Wyoming Public Service Commission

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Wyoming Public Service Commission
General information
Office Type:  Nonpartisan
Office website:  Official Link
2013-2014 FY Budget:  $15,680,487
Total Seats:  3
Term limits:  None
Structure
Length of term:   6 years
Authority:  Wyoming Code, Title 37, Chapter 2, Article 1
Leadership:  Alan Minier
Selection Method:  Appointed by Governor
Other Wyoming Executive Offices
GovernorLieutenant GovernorSecretary of StateAttorney GeneralTreasurer • Auditors: AuditorDirectorSuperintendent of EducationDirector of EducationAgriculture CommissionerInsurance CommissionerLabor CommissionerPublic Service Commission
The Wyoming Public Service Commission is a three person executive board in the Wyoming state government. The commission is responsible for regulating the state's public utilities.[1]

Current officeholder

The current chairman is Alan Minier. He serves alongside Kara Brighton and Bill Russell.[2]

Authority

The public service commission's statutory authority is established by Title 37, Chapter 2, Article 1 of the Wyoming Code.

§ 37-2-101:

(a) There is created a commission separate from the state board of equalization to which it has been joined which is known as the “public service commission of Wyoming”. The commission shall consist of three (3) members appointed by the governor, by and with the advice and consent of the senate. Not more than two (2) members of the commission shall at any time be members of the same political party. Each member of the commission shall receive an annual salary as provided by law, to be paid in equal monthly installments in the same manner that other state salaries are paid.

Qualifications

There are no specific qualifications for this office.

Appointments

Wyoming state government organizational chart

All three public service commissioners are appointed by the governor, by and with the advice and consent of the senate, to staggered, six-year terms. No more than two members can be members of the same political party. The commissioners elect, among themselves, a chairman and deputy chairman every two years.[3]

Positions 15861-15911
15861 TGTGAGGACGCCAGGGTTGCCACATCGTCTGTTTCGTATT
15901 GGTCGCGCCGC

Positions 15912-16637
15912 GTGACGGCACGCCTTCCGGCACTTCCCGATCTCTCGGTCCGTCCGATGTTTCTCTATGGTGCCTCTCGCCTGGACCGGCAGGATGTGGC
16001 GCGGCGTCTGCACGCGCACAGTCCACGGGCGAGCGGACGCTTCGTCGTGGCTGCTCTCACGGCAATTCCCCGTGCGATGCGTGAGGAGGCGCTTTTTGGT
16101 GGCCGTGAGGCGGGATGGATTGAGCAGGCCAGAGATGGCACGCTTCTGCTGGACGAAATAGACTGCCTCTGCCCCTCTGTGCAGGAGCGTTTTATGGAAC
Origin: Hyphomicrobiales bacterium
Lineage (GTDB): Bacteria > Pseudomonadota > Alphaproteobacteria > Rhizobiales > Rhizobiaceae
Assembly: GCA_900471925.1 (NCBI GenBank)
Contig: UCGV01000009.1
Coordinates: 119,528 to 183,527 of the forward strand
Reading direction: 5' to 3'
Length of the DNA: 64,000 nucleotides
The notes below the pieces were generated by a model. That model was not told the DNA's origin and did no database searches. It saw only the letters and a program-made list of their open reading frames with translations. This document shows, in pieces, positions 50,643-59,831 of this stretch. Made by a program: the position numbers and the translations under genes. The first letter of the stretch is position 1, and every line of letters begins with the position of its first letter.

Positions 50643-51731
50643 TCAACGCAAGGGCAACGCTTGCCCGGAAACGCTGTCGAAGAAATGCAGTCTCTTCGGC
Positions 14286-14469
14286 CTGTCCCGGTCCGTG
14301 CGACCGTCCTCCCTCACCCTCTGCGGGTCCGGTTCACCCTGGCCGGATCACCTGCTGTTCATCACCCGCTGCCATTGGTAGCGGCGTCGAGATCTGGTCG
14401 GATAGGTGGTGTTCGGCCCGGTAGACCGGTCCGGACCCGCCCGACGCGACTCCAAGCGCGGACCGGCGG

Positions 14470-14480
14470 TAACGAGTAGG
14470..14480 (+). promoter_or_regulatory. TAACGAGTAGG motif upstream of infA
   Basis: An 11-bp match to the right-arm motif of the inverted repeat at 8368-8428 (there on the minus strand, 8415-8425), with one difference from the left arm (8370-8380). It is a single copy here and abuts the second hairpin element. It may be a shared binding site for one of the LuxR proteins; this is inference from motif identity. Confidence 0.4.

Vacancies

Title 37, Chapter 2, Article 1 of the Wyoming Code details how vacancies in the office are filled. In the event of a vacancy for any reason, the governor shall fill the vacancy in accordance with Wyoming Statute § 28-12-101.

The governor appoints a successor, with the advice and consent of the state senate. In the event that the legislature is not in session when the position becomes vacant, the governor may fill the seat by temporary appointment to be effective until March 1 of the ensuing calendar year.[4]

Duties

The primary duty of the public service commission is to regulate the rates and service provision of electricity, natural gas, and telephone utilities. The commission is responsible for ensuring safe, adequate and reliable service at fair rates. Additional duties include:

  • certifying utility service territory
  • resolving complaints lodged against utilities
  • authorizing major utility construction projects
  • manage utility mergers and reorganizations
  • administering the Wyoming Universal Service Fund
  • representing the interests of Wyoming in regulatory issues on both regional and national organizations
  • arbitrating disputes between parties[1]

The commission does NOT regulate the following utilities:

  • municipal water systems
  • municipal gas and electric utilities
  • interstate utility companies
  • cable television companies
  • wholesale entities like generation and transmission cooperatives who do not sell directly to the public[1]

Divisions

There are three divisions within the public service commission:

  • Administration
  • Office of Consumer Advocate
  • Wyoming Universal Service Fund[5]

The staff of the public service commission include accountants, attorneys, economists, engineers, rate analysts, and support staff.[1]

State budget

See also: Wyoming state budget and finances

The budget for the Public Service Commission in Fiscal Year 2013-2014 is $15,680,487.[6]

Compensation

2014

In 2014, each commissioner received a salary of $120,340, according to the Council of State Governments.[7]

2013

In 2013, the Wyoming Public Service Commissioners were each paid an estimated $115,711.[8]

2010

In 2010, the Wyoming Public Service Commissioners were each paid an estimated $115,712 according to the Council of State Governments.[9]